Only two races remain - Atlanta and Richmond - before NASCAR Sprint Cup arrives at the crucial Chase cut-off, which sees 12 drivers separated out for the final battle of the 2011 Cup championship title. For the top drivers in the series, this is the first big moment they've been waiting for: making the cut is a huge affirmation of their performance to date.
Missing out, on the other hand, can be a huge blow - the kind of disappointment that causes people in teams to be ousted from their jobs. Even drivers.
Making the Chase involves finishing the 'regular season' of the first 26 races of the year in the top ten on points. Added to that are two wildcard entries for the top two drivers in positions 11 through 20 based on the number of wins so far in 2011, a new innovation introduced only this year which has certainly enlivened the Race for the Chase.
was the first to be confirmed through to the Chase, being a lock after his win at Michigan last week. This week's 14th place at Bristol - a disappointment for Kyle on his favourite track - was enough to confirm that his Chase place would be based on points and not have to rely on a wins wildcard (his four wins the best tally of any driver so far this year.) He's currently tied for the lead in the Cup points with Jimmie Johnson and looking like one of the strongest contenders for the championship - although he's been in that position before, in 2008, only to then collapse in the Chase itself and never feature in the title battle.
Joining Busch in clinching a Chase place after Bristol are Jimmie Johnson, Matt Kenseth and Carl Edwards, who now cannot be knocked out of the top ten points positions before the cut-off. Kevin Harvick is also through to the Chase, one way or the other, and Jeff Gordon was also belatedly confirmed as a lock after NASCAR confirmed there was no way he could miss out on either points or wins wildcard.
s inclusion won't surprise anyone: the five-times Cup champion has made the Chase every year since the post-result season format was introduced. He's got it down to a fine art, as well: never particularly dazzling through the main part of the season, he nonetheless is a model of consistency which is exactly what works best in the Chase's ten-race shootout. Still, onlookers have noticed that Johnson seems more rattled by the closer competition this year than in the past - his recent post-race blow-up with Kurt Busch being one example - and doesn't seem to have things to his liking this year as he has in the past.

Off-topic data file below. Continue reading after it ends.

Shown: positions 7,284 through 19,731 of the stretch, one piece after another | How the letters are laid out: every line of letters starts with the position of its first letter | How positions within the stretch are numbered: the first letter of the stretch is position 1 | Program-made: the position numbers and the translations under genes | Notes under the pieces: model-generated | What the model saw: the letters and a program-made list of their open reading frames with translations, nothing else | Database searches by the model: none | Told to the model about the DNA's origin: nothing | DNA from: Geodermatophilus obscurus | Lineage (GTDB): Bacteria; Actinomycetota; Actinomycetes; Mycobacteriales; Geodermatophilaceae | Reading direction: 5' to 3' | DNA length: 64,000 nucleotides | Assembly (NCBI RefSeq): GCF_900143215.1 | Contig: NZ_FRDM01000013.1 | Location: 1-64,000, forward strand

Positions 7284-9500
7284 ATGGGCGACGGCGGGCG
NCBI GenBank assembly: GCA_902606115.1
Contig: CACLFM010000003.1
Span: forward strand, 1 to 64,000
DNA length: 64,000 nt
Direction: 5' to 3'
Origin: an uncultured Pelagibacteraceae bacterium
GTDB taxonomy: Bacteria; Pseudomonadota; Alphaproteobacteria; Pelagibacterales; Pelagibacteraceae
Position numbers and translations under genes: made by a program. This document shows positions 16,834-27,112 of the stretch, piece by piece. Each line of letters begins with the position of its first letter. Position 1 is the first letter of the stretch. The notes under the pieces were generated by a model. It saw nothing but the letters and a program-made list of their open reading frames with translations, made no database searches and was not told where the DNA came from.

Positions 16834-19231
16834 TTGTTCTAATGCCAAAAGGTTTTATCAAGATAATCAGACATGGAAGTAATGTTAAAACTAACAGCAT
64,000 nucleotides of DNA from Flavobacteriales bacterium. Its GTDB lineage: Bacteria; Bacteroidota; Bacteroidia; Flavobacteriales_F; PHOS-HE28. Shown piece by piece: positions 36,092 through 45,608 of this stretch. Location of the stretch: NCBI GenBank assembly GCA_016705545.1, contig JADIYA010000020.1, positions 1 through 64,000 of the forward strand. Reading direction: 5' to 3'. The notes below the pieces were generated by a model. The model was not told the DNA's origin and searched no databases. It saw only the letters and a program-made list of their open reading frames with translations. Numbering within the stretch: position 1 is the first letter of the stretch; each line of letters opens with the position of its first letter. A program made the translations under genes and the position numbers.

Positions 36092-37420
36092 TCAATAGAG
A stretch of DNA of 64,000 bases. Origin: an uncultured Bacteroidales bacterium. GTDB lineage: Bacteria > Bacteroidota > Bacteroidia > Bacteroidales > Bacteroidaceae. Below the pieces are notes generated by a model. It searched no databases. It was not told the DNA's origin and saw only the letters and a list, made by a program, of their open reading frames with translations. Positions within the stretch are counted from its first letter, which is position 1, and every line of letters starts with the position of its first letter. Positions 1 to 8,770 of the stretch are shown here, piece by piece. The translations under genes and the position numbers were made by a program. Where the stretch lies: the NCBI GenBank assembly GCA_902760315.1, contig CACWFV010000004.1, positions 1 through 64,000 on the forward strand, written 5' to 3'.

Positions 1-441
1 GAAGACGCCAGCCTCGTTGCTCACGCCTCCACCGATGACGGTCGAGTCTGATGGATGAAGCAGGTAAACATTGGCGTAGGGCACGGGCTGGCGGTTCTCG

locks into the Chase after a strong showing at Bristol. He's another driver who rarely seems to attract much attention during the regular season, but he's won two races (Texas and Dover in the first half of the year) and seems to be growing in confidence and consistency as the Chase approaches. In other words, as far as Chase preparations go, Kenseth is playing it pretty much perfectly.
is also through, but his season is going in the wrong direction compared with the likes of Busch and Kenseth. He led the Cup points for a long time going into the summer, but his form has trailed off somewhat as the year has gone on. Some put that down to the distraction of uncertainty around his re-signing with Roush Fenway Racing, but now the deal is done it doesn't seem to have rebooted his fortunes and the team as a whole seem to have gone off the boil. Like Johnson, Edwards has only one win this season.
At least Edwards and Roush Fenway are having a better time of it than Kevin Harvick
at Richard Childress Racing, which seems a bit of an unhappy camp at the moment. Last week the team fired their popular pit crew coach Matt Clark after problems in pit lane, while last month the well-respected crew chief of Jeff Burton's #31 car, Todd Berrier, was also shown the door.